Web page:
Chelsea – A disappointing year for a manager who is normally so much more prolific in the Champions League. It’s Mourinho’s natural habitat. But the man who has won the tournament on two separate occasions failed to deliver, despite controlling the Premier League. Chelsea’s form in Europe over recent years has kept English sides in touch with the continent’s elite, but this year they were outdone by two headers from Thiago Silva and of course, David Luiz. Fate, like Morata, had its say here, too.

So, who’s going to win it?

I can’t look past Barcelona. Enrique has his side performing so cohesively that they seem impossible to beat. But who knows; Juvé have surprised us so far. One thing is for sure – the controversy will continue, as Luis Suarez lines up against Patrice Evra and Giorgio Chiellini.

Will is from Gloucestershire, England and is currently studying Sports Journalism at Staffordshire University. Will also has a WordPress blog called The Fallen Giants.

Champions League

Tottenham Hotspur 1-2 Juventus: Three talking points from Wembley

Tottenham bowed out of Europe against an experienced Juventus side.

Rob Meech



Photo: Getty Images

Tottenham Hotspur crashed out of the Champions League after Juventus produced an inspired fightback to progress to the quarter-finals. The in-form Son Heung-min had put Spurs 3-2 ahead on aggregate shortly before the interval, but two goals in three second-half minutes changed the complexion of the tie.

First, Gonzalo Higuain stabbed home the equaliser before Paulo Dybala completed the comeback with a delicate finish. Harry Kane hit the post in the dying moments, but Spurs’ exit at the hands of last season’s runners-up was confirmed as they failed to score a second goal. Here are three talking points from Wembley Stadium..

Max Allegri outfoxes his Tottenham counterpart

So poor were Juventus in the first half that they were fortunate to be only one goal behind on the night and still in the tie. There was no indication of what was to come, as Max Allegri’s side transformed the match in the second period. At the final whistle, the Juve boss headed straight down the tunnel instead of venturing on to the pitch to celebrate with his players. But it was his tactical switch that paved the way for their victory.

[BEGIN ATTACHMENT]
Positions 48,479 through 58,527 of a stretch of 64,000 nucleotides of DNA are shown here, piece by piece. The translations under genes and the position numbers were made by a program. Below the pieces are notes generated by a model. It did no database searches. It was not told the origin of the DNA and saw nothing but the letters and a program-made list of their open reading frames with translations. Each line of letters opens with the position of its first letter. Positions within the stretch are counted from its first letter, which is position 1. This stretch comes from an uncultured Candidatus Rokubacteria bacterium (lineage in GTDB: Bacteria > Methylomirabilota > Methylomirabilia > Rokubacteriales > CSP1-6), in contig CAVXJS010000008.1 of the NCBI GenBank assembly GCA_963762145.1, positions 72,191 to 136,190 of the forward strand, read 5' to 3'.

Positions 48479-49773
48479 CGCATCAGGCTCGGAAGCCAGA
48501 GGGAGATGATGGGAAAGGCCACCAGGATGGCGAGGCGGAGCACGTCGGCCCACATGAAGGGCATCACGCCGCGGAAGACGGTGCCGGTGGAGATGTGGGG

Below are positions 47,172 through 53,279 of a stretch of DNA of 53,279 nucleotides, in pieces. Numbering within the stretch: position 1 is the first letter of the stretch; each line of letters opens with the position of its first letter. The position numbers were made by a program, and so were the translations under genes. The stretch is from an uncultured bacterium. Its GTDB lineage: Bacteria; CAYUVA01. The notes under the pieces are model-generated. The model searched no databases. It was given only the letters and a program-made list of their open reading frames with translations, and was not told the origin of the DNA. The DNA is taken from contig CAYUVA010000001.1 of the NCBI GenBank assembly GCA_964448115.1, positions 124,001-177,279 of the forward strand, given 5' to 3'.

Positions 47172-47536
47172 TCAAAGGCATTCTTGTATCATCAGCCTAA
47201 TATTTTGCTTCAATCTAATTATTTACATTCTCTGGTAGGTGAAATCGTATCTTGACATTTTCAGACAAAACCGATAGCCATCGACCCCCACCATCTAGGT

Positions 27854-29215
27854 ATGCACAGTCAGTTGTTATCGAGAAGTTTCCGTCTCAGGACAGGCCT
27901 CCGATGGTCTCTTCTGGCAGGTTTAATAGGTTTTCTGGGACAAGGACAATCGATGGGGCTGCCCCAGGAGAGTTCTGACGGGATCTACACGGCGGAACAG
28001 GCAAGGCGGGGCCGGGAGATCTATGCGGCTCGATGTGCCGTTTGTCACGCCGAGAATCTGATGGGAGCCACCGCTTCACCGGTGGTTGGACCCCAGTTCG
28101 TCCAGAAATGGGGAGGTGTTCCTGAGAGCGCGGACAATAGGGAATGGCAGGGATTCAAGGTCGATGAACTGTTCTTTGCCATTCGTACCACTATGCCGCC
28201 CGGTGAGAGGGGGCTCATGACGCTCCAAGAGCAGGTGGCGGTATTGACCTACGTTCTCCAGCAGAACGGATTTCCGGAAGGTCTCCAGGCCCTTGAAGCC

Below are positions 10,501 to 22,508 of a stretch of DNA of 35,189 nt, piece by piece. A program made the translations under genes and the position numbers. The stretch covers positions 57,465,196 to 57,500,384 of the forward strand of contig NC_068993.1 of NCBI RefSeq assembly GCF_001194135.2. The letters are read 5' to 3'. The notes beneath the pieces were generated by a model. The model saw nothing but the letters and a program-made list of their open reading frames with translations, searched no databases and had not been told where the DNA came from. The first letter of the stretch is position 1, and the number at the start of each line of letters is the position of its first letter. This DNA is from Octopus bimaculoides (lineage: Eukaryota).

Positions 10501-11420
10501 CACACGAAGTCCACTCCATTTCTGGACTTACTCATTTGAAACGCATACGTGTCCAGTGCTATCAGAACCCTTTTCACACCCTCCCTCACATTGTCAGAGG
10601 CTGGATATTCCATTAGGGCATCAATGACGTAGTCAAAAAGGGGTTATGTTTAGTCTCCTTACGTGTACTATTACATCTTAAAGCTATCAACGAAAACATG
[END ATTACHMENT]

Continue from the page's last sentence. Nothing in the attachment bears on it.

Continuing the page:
With an hour on the clock, on came Kwadwo Asamoah and Stephan Lichtsteiner, who injected much-needed pace and guile. The visitors changed formation and suddenly they were getting in between the lines, with Dybala becoming much more effective. Within minutes, Juve were 2-1 ahead and in their element. Once in front, they managed the game brilliantly and didn’t look like conceding. Mauricio Pochettino, who could only stand and watch it all unfold, had been outwitted by the master.

Future looks bright despite heartbreaking exit

Disappointment may be the overriding emotion for all involved at Tottenham right now, but once the dust has settled they should look back at their Champions League adventure with pride. For this was the season they arrived as a major force on the European stage. Victories over Real Madrid and Borussia Dortmund in a group they topped were huge fillips and evidence of their continued progress under Pochettino.

Spurs were unlucky to be drawn against a club of Juventus’ pedigree in the last 16 and it was the Italians’ knowhow that paid dividends in the heat of the battle. The hosts looked a little naive, but the experience will benefit them in the future. Tottenham are odds-on to finish in the top four and thereby qualify for the Champions League again next season. Should Pochettino be given the funds to invest in his squad this summer, the club’s fans can look forward to more nights under the spotlight.

In-form Son strikes again for Spurs

The South Korean, who was given the nod ahead of Erik Lamela in the starting line-up, vindicated his selection with the opening goal at Wembley. Son had already gone close to breaking the deadlock and was causing Andrea Barzagli all sorts of problems with his marauding runs. There was more than a touch of fortune about the goal, which rebounded off his left leg and wrong-footed veteran keeper Gianluigi Buffon, but it was no less than the Spurs forward deserved.